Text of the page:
“…What the hell do I know? I just hit 40 and am old.”
Lost Years, one of the handful of Sweden’s synthwave pioneers, has had a busy year.
Most recently, his work has shown up on Amazon’s popular 80s-themed TV show, Red Oaks, where he is joined by friends and colleagues Mitch Murder, FM Attack, Soviet, Betamaxx, Arcade High, and Miami Nights 1984.
Earlier this year, he had great synthy cuts featured in the meme-orific 80s retro satire flick Kung Fury, now on Netflix, and its soundtrack, released by Universal Music.
The Rosso Corsa-affiliated Lost Years (AKA Magnus Larsson) took some time to do a quick Q&A with Vehlinggo, as this big year comes to a close. He touches on the reality of having a great professional year, while having a tough one personally. He also talks about getting old, his devoted fans, and using Ableton in a live setting. Anything that has been edited has been touched up for clarity or style.
Vehlinggo: This has been a big year for you — Kung Fury, Red Oaks, anything else I’m missing. What do you think of it all? Is getting this kind of attention everything you’d hoped for?
Larsson: 2015 has been a great ride for ”the artist” Lost Years. Not so much for me on a private/personal level, which among other things has made it hard to write new material.
Anyway, getting your music featured in Kung Fury and Red Oaks, and having some of your tracks released on vinyl at the Universal Music label feels great! I’m also very grateful to have fans that actually pay for my music.
Vehlinggo: What’s the difference between the perceived value of your being a part of Kung Fury to how really it affected you? Do you have similar expectations with Amazon?
Larsson: Exposure for Lost Years through Kung Fury has been awesome. In the case of Red Oaks, I guess only the most hardcore fans will ever notice that my music is in there. [Editor’s Note: It’s a piece called “Breeze” and it’s featured in the sixth episode.]
I really loved the show. I think it did a good job capturing the heart of the 80s. It feels even nicer to see that almost all of my musician friends from the time back when we started this scene have their music included as well. “The circle is closed,” so to speak.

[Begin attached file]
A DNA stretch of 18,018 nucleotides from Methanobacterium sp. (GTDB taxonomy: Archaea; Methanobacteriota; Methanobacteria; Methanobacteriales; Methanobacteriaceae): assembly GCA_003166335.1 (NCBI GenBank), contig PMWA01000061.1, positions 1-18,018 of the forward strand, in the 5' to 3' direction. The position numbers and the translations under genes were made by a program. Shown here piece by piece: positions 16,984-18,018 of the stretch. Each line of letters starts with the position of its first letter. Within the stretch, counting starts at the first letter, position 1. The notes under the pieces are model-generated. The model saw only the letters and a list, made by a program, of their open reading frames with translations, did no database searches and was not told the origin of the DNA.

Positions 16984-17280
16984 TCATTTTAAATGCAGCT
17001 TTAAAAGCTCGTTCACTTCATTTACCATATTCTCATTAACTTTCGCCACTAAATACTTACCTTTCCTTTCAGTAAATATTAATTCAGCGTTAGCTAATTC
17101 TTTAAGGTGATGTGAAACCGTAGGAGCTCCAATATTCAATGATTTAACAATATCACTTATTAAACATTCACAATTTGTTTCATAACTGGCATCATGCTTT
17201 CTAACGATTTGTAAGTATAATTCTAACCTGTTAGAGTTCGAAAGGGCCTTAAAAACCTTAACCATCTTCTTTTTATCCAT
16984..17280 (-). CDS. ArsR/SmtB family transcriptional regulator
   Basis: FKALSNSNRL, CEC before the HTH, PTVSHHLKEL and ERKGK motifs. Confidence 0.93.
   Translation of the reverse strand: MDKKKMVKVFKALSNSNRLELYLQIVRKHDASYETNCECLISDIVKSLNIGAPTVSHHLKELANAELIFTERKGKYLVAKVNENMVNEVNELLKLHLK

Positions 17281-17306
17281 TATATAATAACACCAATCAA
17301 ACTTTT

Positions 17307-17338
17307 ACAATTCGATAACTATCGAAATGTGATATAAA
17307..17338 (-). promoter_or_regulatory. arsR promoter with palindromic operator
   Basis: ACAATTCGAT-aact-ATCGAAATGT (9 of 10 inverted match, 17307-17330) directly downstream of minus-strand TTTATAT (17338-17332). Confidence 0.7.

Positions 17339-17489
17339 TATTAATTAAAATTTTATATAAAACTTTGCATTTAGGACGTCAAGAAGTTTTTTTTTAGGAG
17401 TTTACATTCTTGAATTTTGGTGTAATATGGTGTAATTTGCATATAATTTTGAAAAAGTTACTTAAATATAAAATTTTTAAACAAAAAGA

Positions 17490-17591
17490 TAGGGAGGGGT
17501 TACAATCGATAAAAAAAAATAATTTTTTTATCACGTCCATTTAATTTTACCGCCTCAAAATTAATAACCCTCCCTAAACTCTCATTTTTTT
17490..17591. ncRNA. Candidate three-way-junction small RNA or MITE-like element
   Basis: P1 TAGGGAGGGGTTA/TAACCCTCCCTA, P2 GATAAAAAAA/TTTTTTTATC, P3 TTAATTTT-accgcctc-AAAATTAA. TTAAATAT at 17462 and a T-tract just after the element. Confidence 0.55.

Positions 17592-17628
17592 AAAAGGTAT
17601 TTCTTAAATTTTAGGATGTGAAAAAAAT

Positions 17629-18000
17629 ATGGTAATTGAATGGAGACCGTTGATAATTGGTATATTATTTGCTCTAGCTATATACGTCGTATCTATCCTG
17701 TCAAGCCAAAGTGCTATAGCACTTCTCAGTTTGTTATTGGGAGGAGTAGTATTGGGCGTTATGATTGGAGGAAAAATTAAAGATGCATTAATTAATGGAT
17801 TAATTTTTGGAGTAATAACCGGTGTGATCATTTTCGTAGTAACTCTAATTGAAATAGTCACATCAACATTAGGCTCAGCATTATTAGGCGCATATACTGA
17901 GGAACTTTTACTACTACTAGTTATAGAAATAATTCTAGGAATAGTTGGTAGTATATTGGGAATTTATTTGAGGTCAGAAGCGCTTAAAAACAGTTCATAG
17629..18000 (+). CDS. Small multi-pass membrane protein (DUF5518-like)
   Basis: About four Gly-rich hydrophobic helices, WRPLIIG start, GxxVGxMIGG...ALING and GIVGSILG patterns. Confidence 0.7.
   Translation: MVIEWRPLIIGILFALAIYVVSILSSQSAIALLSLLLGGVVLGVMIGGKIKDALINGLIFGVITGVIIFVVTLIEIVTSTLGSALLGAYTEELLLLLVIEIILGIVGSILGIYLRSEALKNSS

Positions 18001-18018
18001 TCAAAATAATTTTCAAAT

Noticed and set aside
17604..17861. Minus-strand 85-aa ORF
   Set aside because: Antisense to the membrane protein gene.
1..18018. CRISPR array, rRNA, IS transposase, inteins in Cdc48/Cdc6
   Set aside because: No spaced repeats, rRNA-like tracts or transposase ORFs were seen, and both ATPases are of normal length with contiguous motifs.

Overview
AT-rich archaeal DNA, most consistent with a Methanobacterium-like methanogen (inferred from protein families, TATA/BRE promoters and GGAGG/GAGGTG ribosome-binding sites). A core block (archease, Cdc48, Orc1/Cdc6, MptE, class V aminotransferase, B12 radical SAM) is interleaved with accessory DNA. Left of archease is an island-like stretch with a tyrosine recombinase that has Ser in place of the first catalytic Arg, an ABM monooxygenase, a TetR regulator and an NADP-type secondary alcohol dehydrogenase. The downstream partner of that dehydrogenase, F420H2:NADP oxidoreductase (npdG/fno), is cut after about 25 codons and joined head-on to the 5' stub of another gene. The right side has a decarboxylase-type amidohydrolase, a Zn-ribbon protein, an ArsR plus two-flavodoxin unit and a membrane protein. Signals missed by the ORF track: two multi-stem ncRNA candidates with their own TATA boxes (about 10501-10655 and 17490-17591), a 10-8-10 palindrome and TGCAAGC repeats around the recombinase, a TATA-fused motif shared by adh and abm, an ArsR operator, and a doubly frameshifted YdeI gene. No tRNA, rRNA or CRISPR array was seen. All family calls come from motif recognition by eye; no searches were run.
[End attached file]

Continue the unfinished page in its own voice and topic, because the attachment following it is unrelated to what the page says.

Vehlinggo: What are you working on right now?
Larsson: I’m struggling with finishing my upcoming EP (or album) — trying new synths and hardware to find inspiration. Hopefully, there will be a release in late December.
Vehlinggo: How has “the scene” changed since you first started making 80s-inspired synth music?
Larsson: Well, there has been an explosion of new artists — a lot of them very good. Today, the kids call it ”Synthwave,” I think?
Vehlinggo: What’s next for you? What’s next for the scene?
Larsson: I’m trying to finishing the EP/album. It would also be great trying to get my music featured in some games, as I am a great gaming enthusiast as well.
Actually, my track ”West Side Lane” was going to be included in Hotline Miami 2. However ”some guy” called David Sandberg asked me some years ago if he could use that track in some trailer he was working on. I said, “Yes, go ahead.”
Well, when that trailer exploded some years later on the internet, that track got forever associated with Kung Fury. Thereby the track was excluded from Hotline Miami 2, which I fully understand.
What’s next for the scene? I don’t know. It’s great to see that some artists are taking it live, playing for live audiences (and actually playing some instruments!). Since I’m kinda old school, I could never see myself pressing a button in Ableton Live bent over a fucking Macbook. But what the hell do I know? I just hit 40 and am old.
Vehlinggo: Which philosophy or set of beliefs governs your life?
Larsson: “I feel it closing in…”